Overview: New actions to contain the virus are being taken in the US and Europe, but investors are looking past it and taking equities and risk assets, in general, higher to start the new week. MSCI Asia Pacific recouped most of last week’s 0.7% loss with gains of move than 1% in Japan, Hong Kong, South Korea, and Australia. Coming fiscal support helped lift the Australian market by more than 2.5%. Europe’s Dow Jones Stoxx 600 is up for a third consecutive session and is nearing the 200-day moving average that has checked the benchmark over the last three months. US shares are trading with a clear upside bias. Meanwhile, yields are edging higher, and the US benchmark 10-year yield is near 71 bp, while European yields are also slightly firmer. The dollar is under some pressure, falling against all the major currencies, but the Japanese yen and most emerging market currencies are also gaining against the greenback. The JP Morgan Emerging Market Currency Index is higher for the fifth session but remains below the 20-day moving average. Gold has straddled the $1900-level, while oil stabilizes after sliding last week. November WTI is within yesterday’s ranges.
Japan’s service and composite PMI were revised from the initial estimate, but both remain below 50. The service PMI was revised to 46.9 from 45.6 after 45.0 in August. The composite PMI is now at 46.6 from 45.5 flash reading and 45.2 in August. The government has indicated it will have a third supplemental budget. Elsewhere of note, South Korea’s manufacturing PMI rose to 49.8 from 48.5, and Taiwan’s rose to 55.2 from 52.2.
Tomorrow’s Reserve Bank of Australia meeting will be followed the following day by the release of the government’s budget. Imagine if US Treasury Secretary Mnuchin was a member of the FOMC. When the Japanese finance minister attends a BOJ meeting, chins wag about central bank independence. The RBA’s board consists of a governor, a deputy, the Treasury Minister, and six individuals form the private sector. Unlike the Reserve Bank of New Zealand and the Bank of England, the RBA has downplayed the likelihood of negative interest rates. It targets the cash rate and the 3-year yield at 25 bp. The government is promising not to prematurely tighten fiscal policy. It drew the line at 6% unemployment. It is expected to bring forward income tax cuts, new aid for business, and infrastructure spending. It seeks to support the labor market as its “Jobseeker” and Jobkeeper” programs expired last month. Australia will unveil a A$1.2 bln (50%) wage subsidy for hiring apprentices for one year and aims for 100k to be included in the program.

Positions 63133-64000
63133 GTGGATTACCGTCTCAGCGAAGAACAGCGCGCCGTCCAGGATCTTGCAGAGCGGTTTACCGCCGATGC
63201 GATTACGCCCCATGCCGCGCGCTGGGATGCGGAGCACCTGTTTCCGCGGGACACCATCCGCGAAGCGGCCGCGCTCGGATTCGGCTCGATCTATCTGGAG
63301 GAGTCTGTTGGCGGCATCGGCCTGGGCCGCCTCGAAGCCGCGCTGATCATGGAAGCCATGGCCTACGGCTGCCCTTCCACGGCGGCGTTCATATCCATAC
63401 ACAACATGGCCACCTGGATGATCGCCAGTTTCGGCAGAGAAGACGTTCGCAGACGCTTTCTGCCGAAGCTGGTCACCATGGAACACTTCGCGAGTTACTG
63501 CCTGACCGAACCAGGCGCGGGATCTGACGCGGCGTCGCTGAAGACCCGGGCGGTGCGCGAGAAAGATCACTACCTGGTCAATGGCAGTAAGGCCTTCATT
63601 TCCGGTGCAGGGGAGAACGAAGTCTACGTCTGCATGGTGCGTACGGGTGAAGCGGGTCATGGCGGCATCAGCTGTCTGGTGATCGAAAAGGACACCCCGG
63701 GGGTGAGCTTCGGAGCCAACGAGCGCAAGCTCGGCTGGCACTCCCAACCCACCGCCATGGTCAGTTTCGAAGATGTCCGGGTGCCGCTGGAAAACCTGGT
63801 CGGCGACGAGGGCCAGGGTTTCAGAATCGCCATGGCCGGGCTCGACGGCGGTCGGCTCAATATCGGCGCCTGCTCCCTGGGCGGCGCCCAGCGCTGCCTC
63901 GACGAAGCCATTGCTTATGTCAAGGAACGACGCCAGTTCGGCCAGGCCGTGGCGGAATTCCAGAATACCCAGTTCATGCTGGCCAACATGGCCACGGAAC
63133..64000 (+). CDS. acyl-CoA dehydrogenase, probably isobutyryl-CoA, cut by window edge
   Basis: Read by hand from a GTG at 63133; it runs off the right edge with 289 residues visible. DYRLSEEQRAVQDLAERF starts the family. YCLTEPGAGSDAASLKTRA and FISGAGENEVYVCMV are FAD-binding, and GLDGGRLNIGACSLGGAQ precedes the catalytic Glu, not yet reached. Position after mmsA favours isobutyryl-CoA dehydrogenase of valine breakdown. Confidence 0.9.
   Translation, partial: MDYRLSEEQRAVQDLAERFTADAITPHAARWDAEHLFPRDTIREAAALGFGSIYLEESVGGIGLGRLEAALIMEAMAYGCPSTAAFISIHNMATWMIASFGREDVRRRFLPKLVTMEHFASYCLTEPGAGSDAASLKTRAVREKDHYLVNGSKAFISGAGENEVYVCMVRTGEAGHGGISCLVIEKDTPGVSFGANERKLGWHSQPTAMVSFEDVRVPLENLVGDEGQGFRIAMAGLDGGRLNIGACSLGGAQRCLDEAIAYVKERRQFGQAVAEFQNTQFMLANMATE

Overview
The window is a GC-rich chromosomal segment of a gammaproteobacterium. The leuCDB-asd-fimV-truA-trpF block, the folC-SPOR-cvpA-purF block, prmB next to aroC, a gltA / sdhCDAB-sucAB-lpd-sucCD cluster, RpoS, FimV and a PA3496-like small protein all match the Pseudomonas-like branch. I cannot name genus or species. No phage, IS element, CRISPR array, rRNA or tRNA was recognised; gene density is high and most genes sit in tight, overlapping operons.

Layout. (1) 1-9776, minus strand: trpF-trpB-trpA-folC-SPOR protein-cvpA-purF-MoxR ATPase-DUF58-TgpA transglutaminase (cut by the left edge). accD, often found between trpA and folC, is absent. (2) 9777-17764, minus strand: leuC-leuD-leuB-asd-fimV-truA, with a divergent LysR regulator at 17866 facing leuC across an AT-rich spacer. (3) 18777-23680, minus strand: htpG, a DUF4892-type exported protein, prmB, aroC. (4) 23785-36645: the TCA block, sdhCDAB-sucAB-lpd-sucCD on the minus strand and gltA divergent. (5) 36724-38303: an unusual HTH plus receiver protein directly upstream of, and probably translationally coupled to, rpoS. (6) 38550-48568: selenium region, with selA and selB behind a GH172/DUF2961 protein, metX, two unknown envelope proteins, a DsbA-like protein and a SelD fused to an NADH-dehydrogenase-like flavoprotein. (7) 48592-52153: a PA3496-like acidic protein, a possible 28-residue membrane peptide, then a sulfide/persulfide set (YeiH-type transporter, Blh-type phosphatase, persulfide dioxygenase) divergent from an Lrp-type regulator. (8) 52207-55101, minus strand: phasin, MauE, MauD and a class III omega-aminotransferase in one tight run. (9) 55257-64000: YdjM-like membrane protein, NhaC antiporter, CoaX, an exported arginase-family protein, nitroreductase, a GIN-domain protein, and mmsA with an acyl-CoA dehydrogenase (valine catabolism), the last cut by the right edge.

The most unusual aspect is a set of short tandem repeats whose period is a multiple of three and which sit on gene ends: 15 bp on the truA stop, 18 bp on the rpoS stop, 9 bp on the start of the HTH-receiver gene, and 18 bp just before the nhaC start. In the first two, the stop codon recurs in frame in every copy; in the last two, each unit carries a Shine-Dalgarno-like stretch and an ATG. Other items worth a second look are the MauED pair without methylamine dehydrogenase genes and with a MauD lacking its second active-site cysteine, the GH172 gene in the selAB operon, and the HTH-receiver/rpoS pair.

The dollar is firm against the yen near around JPY105.65, near the pre-weekend high. Last week’s high was closer to JPY105.80, where an option for about $460 mln will expire today. The greenback has not traded above JPY106 since September 14. Initial support is seen around JPY105.30. The Australian dollar is trading higher but has been unable to challenge last week’s high a little above $0.7200, where the 20-day moving average is found. We like it higher. Meanwhile, China’s mainland markets remained closed for the holiday, and the offshore yuan has strengthened and is trading near its best levels of the year.